Exploring the Nature and Effects of Original Sin
When Man took the fruit of the Forbidden Tree, we lost that close relationship with God and Adam and Eve were casted and banned from the Garden of Eden. This story is perhaps the strongest example of a huge turning point in human history since it is because of their Original Sin the descendants of Adam and Eve are greatly affected. In this paper I will argue that woman’s punishment “…yet your desire shall be for you husband, and he shall rule over you.” (Gen. 3:16) applying it to the treatment of women using examples from Kate Chopin’s The Awakening.
According to the Catechism of the Catholic Church, God invited man to be in communion with him to share the immense love that he has but, some may believe that the covenant between Himself and man was completely lost after the sin of Adam and Eve:
After the fall, [God] buoyed them up with the hope of salvation by promising redemption; and he has never ceased to show his solicitude for the human race. For he wishes to give eternal life to all those who seek salvation by patience in well-doing.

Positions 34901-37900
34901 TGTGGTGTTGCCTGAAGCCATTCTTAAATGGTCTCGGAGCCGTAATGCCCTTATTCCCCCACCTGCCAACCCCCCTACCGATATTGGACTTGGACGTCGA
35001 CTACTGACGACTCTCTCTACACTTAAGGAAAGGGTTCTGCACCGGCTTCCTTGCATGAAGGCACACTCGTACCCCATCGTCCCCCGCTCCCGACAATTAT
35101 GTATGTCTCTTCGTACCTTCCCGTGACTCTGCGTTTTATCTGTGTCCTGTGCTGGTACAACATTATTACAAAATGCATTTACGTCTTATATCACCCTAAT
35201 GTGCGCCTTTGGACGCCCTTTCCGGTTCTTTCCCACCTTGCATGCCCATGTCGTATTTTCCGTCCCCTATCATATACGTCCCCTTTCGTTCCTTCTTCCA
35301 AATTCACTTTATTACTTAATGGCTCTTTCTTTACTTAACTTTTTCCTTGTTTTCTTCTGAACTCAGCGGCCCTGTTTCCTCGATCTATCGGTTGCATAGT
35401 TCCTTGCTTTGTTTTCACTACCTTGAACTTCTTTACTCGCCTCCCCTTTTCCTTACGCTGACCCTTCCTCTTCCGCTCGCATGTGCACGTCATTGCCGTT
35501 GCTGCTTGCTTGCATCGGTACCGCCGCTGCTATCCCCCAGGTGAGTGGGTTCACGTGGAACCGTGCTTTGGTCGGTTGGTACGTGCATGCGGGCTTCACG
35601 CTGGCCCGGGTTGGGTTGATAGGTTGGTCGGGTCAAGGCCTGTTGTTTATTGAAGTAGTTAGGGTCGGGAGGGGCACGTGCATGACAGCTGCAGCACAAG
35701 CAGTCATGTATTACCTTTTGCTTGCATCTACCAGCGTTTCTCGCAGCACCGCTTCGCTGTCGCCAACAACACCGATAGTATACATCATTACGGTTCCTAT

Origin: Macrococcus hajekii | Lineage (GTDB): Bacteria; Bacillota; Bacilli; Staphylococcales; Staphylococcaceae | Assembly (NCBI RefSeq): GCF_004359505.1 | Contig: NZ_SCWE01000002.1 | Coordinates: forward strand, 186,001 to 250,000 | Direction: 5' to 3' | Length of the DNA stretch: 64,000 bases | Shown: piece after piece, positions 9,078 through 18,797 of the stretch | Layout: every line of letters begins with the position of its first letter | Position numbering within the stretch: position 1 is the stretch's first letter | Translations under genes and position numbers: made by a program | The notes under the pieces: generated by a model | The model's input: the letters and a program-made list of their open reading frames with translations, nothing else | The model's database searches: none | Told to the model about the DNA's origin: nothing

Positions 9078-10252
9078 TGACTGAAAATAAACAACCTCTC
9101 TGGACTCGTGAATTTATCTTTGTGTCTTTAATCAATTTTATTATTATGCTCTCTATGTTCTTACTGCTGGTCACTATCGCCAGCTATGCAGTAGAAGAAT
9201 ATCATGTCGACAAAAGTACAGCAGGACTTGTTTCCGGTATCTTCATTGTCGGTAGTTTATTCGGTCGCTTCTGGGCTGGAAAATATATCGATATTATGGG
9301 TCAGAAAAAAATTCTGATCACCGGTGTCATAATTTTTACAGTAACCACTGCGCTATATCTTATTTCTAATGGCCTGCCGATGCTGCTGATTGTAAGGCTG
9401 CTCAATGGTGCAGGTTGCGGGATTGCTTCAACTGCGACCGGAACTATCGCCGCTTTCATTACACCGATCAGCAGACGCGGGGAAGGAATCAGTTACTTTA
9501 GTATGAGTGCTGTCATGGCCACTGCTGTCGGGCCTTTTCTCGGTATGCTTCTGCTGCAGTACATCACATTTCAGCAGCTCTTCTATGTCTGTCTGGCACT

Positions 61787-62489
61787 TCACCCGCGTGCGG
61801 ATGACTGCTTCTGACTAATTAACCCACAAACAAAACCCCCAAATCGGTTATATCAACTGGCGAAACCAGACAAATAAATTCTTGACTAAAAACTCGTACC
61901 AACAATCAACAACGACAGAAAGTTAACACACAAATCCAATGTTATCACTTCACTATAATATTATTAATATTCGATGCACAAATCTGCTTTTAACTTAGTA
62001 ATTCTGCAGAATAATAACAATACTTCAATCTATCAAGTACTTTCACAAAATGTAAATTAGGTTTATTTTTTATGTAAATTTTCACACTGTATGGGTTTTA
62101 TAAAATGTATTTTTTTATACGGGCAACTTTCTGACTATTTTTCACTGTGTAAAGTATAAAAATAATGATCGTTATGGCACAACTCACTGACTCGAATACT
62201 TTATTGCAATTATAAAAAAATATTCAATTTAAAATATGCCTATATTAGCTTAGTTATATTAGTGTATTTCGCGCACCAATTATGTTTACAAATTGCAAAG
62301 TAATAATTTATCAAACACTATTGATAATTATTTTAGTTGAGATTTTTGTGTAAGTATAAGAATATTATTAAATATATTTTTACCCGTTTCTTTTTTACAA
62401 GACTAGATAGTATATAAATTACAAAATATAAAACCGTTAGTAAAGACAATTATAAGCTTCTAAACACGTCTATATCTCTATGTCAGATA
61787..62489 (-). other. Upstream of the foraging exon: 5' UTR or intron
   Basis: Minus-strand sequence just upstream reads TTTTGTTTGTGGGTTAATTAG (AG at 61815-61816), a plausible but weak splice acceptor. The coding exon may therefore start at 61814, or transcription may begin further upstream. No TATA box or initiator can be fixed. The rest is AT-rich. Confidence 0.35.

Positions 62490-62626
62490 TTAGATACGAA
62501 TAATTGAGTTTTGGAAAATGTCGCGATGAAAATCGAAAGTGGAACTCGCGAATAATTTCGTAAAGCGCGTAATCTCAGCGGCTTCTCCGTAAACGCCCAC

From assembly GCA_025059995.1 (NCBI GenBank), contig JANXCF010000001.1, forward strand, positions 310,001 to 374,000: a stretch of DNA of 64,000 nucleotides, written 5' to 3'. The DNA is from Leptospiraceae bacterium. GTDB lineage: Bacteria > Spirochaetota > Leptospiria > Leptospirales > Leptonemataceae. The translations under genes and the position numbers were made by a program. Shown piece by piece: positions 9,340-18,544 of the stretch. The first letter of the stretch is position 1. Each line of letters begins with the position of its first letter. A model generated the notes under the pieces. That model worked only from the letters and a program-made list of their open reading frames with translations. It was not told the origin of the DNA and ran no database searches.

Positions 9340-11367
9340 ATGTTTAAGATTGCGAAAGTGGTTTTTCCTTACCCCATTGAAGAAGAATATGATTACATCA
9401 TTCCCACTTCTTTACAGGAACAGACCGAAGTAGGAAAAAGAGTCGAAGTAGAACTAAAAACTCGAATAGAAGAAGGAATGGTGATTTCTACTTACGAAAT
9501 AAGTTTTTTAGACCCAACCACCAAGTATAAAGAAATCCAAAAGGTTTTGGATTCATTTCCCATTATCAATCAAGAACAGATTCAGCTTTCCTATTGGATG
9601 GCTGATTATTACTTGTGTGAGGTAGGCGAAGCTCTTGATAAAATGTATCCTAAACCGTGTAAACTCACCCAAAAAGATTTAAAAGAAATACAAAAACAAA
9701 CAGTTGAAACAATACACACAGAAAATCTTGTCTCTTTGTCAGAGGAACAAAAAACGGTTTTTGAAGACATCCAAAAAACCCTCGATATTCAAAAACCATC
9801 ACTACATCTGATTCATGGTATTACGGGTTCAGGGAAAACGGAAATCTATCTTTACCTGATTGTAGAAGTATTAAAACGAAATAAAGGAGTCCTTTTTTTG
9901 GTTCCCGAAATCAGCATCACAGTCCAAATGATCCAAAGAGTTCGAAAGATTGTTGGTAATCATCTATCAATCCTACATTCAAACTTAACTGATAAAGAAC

Even if it may seem that all hope was lost and the fear of death is lurking behind the corner, God promises them that they are going to be saved and redeemed. Although it is good that all mankind is promised redemption, the punishments that God brought upon Adam and Eve has affected the rest of man and continues to have its affects today.
The example in which reveals how God punishes Eve and how it affected women can be seen in Kate Chopin’s The Awakening. Throughout history, women have been subordinate to men. Women have always been under man’s rule always serving him and having little to no right or say in anything. This is clearly seen in The Awakening. Edna Pontieller, the main character, is married to Leonce Pontieller and has two boys. She is expected to keep the house and serve the husband but then, wanting to feel free and be her true self, she goes against being the tradition of being the submissive wife:
Mr. Pontellier had been a rather courteous husband so long as he met a certain tacit submissiveness in his wife. But her new and unexpected line of conduct completely bewildered him. It shocked him. Then her absolute disregard for her duties as a wife angered him. When Mr. Pontellier became rude, Edna grew insolent. She has resolved never to take another step backward.
It was expected of all women of that era to be as what Virginia Wolfe once called “The Angel of the House” meaning that the women took care of the household chores, the kids, and serving her husband putting them before her own needs. It is clearly seen through this example how Eve’s punishment affected women. Chopin’s book itself was written in the 1890s, a time in which stories of women...